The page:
'Cross-border element' to Irish gangland feud

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Media captionAssistant Garda Commissioner John O'Driscoll said they have made significant arrests

The biggest gangland feud in Ireland has a very significant cross-border dimension, according to gardaí (Irish police).

Eighteen people are believed to have been killed to date in the fall-out between two Dublin gangs - the Kinahans and Hutches.

One man was killed at a boxing weigh-in at the Regency hotel in Dublin in 2016.

Gardaí have been leading a big security clampdown and told the BBC they have seized some high powered weapons.

'Military grade weapons'

John O'Driscoll, an assistant Garda commissioner responsible for special crime operations, said they have made "some very significant arrests".

"We have seized, or at least the Garda National Drugs and Organised Crime Bureau alone, has seized about 87 weapons," he said.

"But, it's the calibre of those weapons, many of them are military grade weapons, I think that is particularly important."

Image caption Irish police have led a major security clampdown and seized 87 weapons - many of which are military grade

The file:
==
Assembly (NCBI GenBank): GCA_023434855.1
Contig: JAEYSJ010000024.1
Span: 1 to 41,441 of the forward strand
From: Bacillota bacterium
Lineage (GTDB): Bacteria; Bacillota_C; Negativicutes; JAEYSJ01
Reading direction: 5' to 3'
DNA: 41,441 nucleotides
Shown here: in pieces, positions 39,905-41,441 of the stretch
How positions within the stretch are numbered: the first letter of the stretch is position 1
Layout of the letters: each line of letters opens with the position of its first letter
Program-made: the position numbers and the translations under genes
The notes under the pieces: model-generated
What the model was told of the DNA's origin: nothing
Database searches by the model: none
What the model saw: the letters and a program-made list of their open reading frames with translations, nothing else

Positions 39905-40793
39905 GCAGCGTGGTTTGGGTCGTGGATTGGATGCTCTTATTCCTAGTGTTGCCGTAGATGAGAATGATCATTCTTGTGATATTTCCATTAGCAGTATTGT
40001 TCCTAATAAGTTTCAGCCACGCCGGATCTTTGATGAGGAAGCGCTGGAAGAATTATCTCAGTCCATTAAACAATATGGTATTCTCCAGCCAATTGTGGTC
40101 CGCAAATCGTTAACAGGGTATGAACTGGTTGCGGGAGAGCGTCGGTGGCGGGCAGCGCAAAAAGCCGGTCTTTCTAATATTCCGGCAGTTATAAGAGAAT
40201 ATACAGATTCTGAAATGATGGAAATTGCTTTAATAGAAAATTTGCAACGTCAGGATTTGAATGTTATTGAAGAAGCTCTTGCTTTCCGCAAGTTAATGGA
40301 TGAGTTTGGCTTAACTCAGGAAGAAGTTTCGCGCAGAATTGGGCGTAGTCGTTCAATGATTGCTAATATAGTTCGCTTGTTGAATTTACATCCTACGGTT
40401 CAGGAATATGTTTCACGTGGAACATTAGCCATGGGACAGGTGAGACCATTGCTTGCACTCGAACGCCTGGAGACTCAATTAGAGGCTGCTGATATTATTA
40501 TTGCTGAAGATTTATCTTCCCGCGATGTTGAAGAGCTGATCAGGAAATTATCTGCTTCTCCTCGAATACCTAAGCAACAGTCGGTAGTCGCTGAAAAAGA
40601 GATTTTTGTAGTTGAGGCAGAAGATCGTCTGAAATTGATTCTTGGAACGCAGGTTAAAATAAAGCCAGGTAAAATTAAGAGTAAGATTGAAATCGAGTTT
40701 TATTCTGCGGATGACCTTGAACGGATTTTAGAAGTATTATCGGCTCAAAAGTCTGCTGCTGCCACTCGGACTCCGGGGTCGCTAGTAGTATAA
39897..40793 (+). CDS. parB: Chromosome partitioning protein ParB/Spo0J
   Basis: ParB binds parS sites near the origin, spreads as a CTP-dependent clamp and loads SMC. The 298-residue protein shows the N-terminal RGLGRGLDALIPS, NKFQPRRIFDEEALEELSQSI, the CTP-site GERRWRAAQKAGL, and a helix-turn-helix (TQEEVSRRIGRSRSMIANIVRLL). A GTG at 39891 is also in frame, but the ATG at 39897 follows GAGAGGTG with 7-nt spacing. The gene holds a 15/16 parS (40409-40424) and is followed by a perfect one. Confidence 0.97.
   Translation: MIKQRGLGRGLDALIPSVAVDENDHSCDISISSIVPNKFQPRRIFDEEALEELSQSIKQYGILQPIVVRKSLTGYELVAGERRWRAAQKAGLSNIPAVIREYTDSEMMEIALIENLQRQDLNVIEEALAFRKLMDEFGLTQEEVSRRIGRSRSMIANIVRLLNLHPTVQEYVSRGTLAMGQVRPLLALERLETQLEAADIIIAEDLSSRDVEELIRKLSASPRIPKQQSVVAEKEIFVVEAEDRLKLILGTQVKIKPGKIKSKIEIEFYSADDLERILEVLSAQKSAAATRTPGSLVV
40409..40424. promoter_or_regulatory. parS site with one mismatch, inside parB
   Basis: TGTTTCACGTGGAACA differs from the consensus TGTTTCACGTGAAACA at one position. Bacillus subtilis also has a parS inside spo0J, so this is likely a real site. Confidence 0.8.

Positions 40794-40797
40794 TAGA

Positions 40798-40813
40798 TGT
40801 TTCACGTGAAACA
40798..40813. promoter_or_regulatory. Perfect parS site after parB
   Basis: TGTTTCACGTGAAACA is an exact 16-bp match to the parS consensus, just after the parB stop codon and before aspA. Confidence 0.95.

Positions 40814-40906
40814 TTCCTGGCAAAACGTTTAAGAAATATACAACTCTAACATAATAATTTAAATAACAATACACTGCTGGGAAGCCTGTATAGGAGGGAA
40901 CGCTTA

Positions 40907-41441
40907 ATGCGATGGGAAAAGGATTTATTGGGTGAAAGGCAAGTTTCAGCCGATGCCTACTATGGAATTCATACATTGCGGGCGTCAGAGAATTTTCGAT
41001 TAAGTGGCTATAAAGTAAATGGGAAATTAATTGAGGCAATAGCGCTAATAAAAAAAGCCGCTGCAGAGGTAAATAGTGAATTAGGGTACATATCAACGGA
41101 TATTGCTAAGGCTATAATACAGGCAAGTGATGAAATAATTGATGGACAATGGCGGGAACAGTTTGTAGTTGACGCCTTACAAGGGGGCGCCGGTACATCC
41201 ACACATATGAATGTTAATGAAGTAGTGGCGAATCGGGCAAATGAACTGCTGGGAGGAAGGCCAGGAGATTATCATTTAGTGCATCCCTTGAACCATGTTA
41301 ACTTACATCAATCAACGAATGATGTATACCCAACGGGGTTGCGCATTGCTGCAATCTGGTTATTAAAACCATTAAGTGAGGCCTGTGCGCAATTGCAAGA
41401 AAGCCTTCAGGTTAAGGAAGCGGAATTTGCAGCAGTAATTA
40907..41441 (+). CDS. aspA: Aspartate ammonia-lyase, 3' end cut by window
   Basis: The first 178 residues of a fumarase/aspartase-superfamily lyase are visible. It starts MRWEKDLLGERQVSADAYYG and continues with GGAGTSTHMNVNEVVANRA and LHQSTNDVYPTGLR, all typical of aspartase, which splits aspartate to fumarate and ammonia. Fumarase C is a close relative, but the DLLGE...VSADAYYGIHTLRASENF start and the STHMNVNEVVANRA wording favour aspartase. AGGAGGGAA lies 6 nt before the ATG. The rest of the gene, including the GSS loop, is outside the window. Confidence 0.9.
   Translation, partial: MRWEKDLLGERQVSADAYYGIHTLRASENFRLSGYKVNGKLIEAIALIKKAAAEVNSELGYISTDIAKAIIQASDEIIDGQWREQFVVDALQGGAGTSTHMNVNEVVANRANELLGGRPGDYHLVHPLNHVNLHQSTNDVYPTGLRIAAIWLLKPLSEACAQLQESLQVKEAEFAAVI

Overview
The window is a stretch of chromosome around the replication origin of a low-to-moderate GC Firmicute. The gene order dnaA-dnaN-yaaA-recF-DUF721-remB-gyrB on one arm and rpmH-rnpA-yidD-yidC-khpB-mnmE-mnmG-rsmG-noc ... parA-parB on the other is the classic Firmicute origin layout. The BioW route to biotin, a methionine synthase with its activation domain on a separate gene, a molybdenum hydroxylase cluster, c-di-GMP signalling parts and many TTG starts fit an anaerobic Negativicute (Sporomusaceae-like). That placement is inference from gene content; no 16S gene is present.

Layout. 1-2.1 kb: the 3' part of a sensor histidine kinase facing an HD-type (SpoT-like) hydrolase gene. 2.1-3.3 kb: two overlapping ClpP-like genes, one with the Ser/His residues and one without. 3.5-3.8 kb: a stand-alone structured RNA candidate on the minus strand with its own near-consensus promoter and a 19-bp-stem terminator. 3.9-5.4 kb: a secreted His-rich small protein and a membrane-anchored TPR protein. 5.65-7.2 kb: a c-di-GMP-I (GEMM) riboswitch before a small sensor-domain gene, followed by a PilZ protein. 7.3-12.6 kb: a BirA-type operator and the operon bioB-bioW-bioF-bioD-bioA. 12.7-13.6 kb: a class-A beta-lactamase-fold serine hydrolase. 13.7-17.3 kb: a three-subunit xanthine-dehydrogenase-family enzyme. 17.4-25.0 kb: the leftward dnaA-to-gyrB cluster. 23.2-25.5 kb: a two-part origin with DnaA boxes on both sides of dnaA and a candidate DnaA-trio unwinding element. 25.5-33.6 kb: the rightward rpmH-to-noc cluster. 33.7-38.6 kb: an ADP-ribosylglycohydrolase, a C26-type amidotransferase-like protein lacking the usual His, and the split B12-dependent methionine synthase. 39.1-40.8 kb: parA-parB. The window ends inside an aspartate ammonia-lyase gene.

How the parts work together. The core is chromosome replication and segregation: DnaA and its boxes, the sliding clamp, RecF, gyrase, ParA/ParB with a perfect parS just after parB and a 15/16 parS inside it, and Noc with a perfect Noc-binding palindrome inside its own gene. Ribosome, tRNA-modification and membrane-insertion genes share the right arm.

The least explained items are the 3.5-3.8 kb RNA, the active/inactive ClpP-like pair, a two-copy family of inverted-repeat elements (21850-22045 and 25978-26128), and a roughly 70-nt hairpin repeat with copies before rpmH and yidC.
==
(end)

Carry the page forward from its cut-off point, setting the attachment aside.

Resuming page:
The assistant commissioner also told BBC News NI about the feud's cross-border dimension.

Mr O'Driscoll said one such case is currently before the courts, but has yet to be heard.

"It involves a person who arrived in Ireland from another jurisdiction and was within hours arrested and subsequently charged with an attempt to murder, and the person that it's alleged that he attempted to murder was at that time resident in Northern Ireland," he said.

"So, he remains a suspect until such time as the proceedings conclude.

"But that is an example of where there is a very significant cross-border dimension to the organised crime problem that we are experiencing currently."

'Criminal proceedings outside jurisdiction'

Gardaí said they are getting help from the PSNI to monitor gang members or associates who are known to cross the border.

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Image caption Security was increased across Dublin following many of the murders

They are also getting help from other police forces around the world.

Some of the gangsters involved in the feud live abroad.

Mr O'Driscoll is predicting imminent success against the criminals, at home and abroad.

"Very often the action can be taken in other jurisdictions and I would predict that it will be a mixture of both, and that in the coming months you will see an increased number of people, that we targeted, being the subject of criminal proceedings outside of this jurisdiction as well as within this jurisdiction," he said.

You can see more on this story on BBC Newsline at 18:30 BST

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